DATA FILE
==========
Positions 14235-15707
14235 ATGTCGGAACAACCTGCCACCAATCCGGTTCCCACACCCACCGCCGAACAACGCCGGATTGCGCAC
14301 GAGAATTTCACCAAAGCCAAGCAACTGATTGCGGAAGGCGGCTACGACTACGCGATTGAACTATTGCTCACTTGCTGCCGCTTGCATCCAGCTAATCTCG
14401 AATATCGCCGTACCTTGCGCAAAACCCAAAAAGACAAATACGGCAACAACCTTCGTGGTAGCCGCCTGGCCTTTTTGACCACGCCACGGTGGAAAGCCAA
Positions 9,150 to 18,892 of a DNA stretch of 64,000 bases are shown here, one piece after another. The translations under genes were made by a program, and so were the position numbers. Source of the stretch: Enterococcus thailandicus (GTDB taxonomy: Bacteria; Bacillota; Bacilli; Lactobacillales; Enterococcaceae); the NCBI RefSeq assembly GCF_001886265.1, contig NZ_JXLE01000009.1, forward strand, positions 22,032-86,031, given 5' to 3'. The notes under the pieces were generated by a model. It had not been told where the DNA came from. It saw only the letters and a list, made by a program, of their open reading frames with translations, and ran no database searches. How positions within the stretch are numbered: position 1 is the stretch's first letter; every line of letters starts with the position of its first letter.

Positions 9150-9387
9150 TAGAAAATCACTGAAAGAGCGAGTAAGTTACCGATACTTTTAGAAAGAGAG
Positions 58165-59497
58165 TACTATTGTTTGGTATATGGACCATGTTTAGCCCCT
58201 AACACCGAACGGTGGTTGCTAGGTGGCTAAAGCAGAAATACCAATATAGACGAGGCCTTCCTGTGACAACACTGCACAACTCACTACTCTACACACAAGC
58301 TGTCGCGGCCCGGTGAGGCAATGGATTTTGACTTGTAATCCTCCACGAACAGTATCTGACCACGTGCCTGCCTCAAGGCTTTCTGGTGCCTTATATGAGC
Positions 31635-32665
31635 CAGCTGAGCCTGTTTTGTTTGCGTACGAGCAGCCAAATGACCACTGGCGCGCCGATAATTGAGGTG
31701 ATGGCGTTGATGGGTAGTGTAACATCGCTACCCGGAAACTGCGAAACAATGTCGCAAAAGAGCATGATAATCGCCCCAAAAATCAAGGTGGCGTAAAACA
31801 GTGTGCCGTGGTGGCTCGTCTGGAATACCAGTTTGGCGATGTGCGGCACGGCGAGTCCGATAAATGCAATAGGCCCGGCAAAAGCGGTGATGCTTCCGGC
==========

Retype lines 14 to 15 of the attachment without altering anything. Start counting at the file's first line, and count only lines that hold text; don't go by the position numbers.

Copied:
31701 ATGGCGTTGATGGGTAGTGTAACATCGCTACCCGGAAACTGCGAAACAATGTCGCAAAAGAGCATGATAATCGCCCCAAAAATCAAGGTGGCGTAAAACA
31801 GTGTGCCGTGGTGGCTCGTCTGGAATACCAGTTTGGCGATGTGCGGCACGGCGAGTCCGATAAATGCAATAGGCCCGGCAAAAGCGGTGATGCTTCCGGC